It is preposterous, however, to suggest that the latest Senate outcome is merely an intensification of this democratic process. It is the result of manipulative trading of preferences, which has allowed the micro-parties to win seats by preferencing each other before the majors, regardless of policy differences.

This manipulative deal-making could, and should, be eliminated by some simple reforms. If the present choice between above-the-line and below-the line voting were abolished and replaced by optional preferential voting, so that voters would only have to number the same number of boxes as there are senators to be elected, the deal makers would be out of a job.

And, as is the case in many other countries that use proportional representation, candidates should also have to pass a threshold before they can be elected — say, 4 per cent of the primary vote, the limit already set for public funding of campaigns.

Ensuring that representative systems are genuinely democratic requires getting both the institutional settings right (reduce the scope for secretive electoral pacts) and inculcating the right ethos (it is not acceptable for a 20-member cabinet to include only one woman). The latter is the hard part, for whether political parties and movements see democratic process merely as a means to power or as something intrinsically worthwhile depends on whether they are genuinely democratic themselves.

And that is why the drawn-out process for electing the new ALP leader, which will give rank-and-file members a vote, is perhaps the most important reform in Australian politics for many years. It is not surprising that beneficiaries of the old, factional deal-making system, such as Stephen Conroy and Julia Gillard, have condemned the reform. And it should be remembered that one of the reasons that Kevin Rudd is so widely hated in the Labor Party is that he has sought to stand outside factional alliances.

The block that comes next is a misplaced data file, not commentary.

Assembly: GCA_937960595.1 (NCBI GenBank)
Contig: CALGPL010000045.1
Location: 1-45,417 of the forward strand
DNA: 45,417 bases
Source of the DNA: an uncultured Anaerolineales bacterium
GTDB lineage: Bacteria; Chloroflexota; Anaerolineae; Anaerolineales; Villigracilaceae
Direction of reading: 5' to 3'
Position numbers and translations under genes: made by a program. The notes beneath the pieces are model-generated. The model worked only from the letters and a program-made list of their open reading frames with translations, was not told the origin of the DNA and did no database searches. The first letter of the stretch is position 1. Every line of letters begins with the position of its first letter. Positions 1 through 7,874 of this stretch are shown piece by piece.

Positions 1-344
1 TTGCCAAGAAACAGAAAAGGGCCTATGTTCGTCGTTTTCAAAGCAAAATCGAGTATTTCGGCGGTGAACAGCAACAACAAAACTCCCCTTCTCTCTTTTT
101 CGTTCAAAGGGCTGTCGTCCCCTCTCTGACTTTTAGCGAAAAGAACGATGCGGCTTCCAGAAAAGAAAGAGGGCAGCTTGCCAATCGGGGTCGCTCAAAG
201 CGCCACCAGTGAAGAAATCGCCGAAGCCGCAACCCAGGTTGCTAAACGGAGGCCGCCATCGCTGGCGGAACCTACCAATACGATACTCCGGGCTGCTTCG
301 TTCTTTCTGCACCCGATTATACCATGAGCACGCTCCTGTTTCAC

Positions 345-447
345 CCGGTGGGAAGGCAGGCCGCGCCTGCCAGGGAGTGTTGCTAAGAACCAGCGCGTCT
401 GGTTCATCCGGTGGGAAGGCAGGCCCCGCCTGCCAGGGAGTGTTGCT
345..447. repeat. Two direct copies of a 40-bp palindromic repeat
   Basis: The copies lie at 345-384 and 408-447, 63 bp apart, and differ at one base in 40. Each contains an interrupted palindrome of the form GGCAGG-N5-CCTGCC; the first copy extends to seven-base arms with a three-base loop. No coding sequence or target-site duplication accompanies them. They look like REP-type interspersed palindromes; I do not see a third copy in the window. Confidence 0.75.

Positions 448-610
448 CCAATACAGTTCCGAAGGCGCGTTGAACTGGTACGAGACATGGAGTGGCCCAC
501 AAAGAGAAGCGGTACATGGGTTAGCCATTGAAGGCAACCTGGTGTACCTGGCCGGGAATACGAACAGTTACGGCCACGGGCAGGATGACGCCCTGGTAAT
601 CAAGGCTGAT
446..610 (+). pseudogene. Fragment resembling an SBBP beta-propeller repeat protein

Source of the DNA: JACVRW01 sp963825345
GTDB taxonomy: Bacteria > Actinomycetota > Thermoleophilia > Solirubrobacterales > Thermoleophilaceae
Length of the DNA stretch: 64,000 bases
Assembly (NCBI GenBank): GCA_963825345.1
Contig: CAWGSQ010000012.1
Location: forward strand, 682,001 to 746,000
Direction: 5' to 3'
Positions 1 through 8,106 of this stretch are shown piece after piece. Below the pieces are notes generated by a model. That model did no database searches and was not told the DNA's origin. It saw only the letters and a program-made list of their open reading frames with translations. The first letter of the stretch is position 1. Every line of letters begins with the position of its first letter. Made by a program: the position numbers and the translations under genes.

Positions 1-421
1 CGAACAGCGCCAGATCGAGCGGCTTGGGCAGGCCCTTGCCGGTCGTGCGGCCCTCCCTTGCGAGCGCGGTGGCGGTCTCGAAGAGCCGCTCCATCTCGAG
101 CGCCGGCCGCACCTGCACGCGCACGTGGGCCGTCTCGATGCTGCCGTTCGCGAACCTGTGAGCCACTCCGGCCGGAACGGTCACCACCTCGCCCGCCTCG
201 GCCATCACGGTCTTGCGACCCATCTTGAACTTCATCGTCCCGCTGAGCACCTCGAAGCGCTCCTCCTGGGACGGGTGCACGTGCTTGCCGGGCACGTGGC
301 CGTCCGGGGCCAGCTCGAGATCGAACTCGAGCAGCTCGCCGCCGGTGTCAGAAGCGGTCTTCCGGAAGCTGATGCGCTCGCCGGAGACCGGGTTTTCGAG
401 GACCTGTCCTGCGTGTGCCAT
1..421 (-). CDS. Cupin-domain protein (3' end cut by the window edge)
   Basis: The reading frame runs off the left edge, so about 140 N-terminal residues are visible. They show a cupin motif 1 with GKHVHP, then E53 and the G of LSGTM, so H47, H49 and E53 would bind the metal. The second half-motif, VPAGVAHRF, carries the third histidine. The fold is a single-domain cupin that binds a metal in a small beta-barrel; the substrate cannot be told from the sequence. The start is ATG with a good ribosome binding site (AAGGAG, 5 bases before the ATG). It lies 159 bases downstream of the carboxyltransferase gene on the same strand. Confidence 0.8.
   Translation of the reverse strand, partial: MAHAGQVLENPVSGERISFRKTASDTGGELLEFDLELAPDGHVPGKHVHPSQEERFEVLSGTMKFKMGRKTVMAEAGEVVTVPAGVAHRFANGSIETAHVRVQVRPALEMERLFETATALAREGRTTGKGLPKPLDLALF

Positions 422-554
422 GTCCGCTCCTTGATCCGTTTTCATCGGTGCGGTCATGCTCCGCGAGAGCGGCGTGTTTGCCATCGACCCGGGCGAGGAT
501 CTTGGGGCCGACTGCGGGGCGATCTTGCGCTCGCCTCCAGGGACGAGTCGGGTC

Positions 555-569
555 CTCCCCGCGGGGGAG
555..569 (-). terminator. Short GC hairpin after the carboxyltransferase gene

If it turns out that the new system for electing the leader is his legacy it will be no mean achievement, whatever else his detractors will say of him.

Ray Cassin headshotRay Cassin is a contributing editor.

Australia jigsaw image from Shutterstock

Topic tags: Ray Cassin, election 2013, Tony Abbott, Kevin Rudd, Labor, Coalition



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Existing comments

Ray Cassin continues with his usual pro-Labour and ant-Liberal rhetoric. But ideological vigor does not constitute an argument. So you don't like the outcome and therefore the system is wrong and somehow undemocratic? As for women in cabinet I agree that it would be good if more suitable women were appointed. But having said that, I am in no position to recommend just who from the available elected members is best qualified to do the job. And I suspect Ray Cassin wouldn't have that information available to him either. And btw how representative are Labour women MPs when most of them are Emily's Listers? Hard to get a gig in ALP press election if you are a woman and don't belong to the in group of pro-abortionists, but still not impossible. Yes there are always problems no matter the system, but not liking the outcome of an election is in itself not a compelling reason for this sort of criticism.

Fr John Fleming | 18 September 2013  

Your remarks about reforming the electoral process for the Senate are extremely sensible, Ray and have been voiced previously by other commentators. I think Tony Abbott possibly has blinkers on as far as having more women in the higher echelons of his government goes. Rather outdated blinkers at that. At least one perceptive commentator has remarked that some of the rather underwhelming Cabinet members, such as Kevin Andrews, could be replaced with candidates with more long term potential, such as Kelly O'Dwyer. This would have helped even up the ridiculous gender imbalance there. The Prime Minister seems to be at odds with perceived community standards here. It is perhaps time to move forward rather than look back. He needs to be reminded of that.

Edward F | 18 September 2013  

If having one woman in 20 in cabinet is of major concern (2, but for Sophie Mirabella's demise), why did we never read about feminist Labor's problems in this area over the last 6 years? First Rudd cabinet: women-4 in 21. Second Rudd cabinet: women-6 in 20. First Gillard cabinet: women-3 in 19 (a whisker away from 2 in 20). Second Gillard cabinet: women-4 in 20. That's from the Party of Emily's List, the Party that self-flagellates over feminist concerns.

HH | 18 September 2013